Some years ago, deaf people in Nyahururu town walked out of some churches, including Catholic and formed “The Church for the Deaf”.
Their action was a protest because they were not following what was going on in those churches during Sunday services since there were no sign language interpreters.
Unfortunately, the Church of the Deaf collapsed due to what was said to be lack of ability of the person who spearheaded the formation to interpret the Bible because he was a layperson.
Last Sunday (October 27, 2019), 12 of the deaf people trooped back to Mary Immaculate Cathedral Church in Nyahururu town, the day the Catholic Church officially introduced sign language interpretation.
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Bishop Joseph Mbatia of the Nyahururu Catholic Diocese was at hand to welcome this special group to the church. The bishop interacted with them after the Sunday service where he also learnt a few signs like that of greeting a deaf person.
He told them: “You are welcome and bring many others to the church.”
The Cathedral Church became the second in the diocese which covers Nyandarua, Laikipia and Subukia area of Nakuru County to introduce sign language after Laikipia’s Ol Moran Church which embraced the practice in 2015. Sister Emma Francoise, who is from Cameroon, introduced sign language at the Ol Moran Church to take care of some members who were deaf and became the sign language interpreter there. She was also instrumental in introducing the practice in the Nyahururu Church after learning of many deaf people living around the town.
Since Nyahururu and Ol Moran are over 60km apart, a sign language interpreter was needed for the Nyahururu Church. Luckily, Jane Kamau was interested and was sponsored to learn the language at Kenya Institute for Special Education (KISE) where she graduated recently. She will be sign language interpreter at the Mary Immaculate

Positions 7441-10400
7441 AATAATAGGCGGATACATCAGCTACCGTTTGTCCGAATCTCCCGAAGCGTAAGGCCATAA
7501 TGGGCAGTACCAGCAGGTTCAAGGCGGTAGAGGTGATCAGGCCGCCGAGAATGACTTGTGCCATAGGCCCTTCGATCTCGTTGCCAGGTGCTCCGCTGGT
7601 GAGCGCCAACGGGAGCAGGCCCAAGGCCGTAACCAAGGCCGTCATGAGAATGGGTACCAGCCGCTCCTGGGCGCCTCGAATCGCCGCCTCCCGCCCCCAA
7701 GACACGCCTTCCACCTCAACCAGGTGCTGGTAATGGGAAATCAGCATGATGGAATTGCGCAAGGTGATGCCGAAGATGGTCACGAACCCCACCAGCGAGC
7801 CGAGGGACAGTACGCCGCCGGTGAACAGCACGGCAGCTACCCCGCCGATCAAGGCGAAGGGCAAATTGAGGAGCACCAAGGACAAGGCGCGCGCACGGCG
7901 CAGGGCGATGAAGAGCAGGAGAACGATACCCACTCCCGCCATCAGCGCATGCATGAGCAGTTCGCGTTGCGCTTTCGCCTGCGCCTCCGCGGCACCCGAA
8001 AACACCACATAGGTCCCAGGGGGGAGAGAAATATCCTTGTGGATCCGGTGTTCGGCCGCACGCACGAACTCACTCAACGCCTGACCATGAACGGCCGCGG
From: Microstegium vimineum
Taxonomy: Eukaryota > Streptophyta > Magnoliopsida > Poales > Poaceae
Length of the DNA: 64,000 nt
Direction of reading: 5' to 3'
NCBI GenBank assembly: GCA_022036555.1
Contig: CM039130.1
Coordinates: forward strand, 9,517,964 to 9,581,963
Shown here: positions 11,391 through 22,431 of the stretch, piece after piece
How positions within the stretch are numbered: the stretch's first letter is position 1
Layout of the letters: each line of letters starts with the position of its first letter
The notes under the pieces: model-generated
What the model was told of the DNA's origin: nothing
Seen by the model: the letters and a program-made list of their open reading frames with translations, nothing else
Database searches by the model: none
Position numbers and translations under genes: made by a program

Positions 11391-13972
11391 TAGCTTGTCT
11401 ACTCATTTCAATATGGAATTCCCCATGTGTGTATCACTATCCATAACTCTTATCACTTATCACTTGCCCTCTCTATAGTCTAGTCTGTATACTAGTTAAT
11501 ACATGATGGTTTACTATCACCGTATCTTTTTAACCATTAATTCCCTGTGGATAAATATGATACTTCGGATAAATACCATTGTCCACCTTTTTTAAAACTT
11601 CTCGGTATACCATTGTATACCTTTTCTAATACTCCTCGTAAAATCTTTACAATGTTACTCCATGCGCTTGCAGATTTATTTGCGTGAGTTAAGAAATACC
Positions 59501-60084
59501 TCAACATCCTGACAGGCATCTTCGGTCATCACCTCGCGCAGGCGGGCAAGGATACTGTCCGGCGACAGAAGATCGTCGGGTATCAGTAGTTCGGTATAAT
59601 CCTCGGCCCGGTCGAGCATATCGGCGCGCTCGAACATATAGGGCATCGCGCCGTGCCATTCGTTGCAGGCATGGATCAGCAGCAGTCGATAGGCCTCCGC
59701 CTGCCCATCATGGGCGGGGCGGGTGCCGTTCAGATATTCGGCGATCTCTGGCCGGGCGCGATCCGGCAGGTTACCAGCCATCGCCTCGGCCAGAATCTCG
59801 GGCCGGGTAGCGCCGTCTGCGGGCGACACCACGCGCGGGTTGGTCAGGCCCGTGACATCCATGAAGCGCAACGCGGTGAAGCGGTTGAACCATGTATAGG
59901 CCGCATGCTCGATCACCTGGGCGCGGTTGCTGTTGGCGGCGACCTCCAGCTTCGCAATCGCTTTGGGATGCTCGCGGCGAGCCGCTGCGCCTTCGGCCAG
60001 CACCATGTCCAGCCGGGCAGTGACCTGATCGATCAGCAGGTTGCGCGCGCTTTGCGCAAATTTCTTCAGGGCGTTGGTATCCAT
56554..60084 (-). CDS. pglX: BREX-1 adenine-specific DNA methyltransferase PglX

Cathedral where she is a member of the church. “The task ahead is enormous because we have to reach as many deaf people as possible and bring them to church,” said Jane.
Jane and Emma agree that deaf people have largely been neglected by churches in the country. Jane said people with other disabilities have been catered for through such provisions as ramps for those using wheelchairs.
Arrival of the deaf at the Mary Immaculate cathedral came a day after Bishop Mbatia urged the Catholic Men Association (CMA) members to reach people who don’t know God instead of evangelizing among themselves.
“Don’t leave the task of reaching those people to Bishop and priests alone, you also need to go out and bring people to the church,” he told the CMA members during their annual prayer day held at the Cathedral. The sentiments were echoed by Bishop Emeritus Luigi Paiaro who also attended the CMA meeting.
The bishop revealed how he once blasted members of SDA who tried to preach to him, saying, “I told them I already know God and they should go and preach to those who don’t know Him.”
By embracing sign language in its functions, the Nyahururu Catholic Church was also complying with the law that requires use of sign language interpreters in public functions.
The law introduced through a private members motion brought to National Assembly by former Nyandarua Woman Representative Wanjiku Muhia. The law made television broadcasting stations to embrace sign language interpreters on their screens. Wa Muhia is currently a member of the East African Assembly.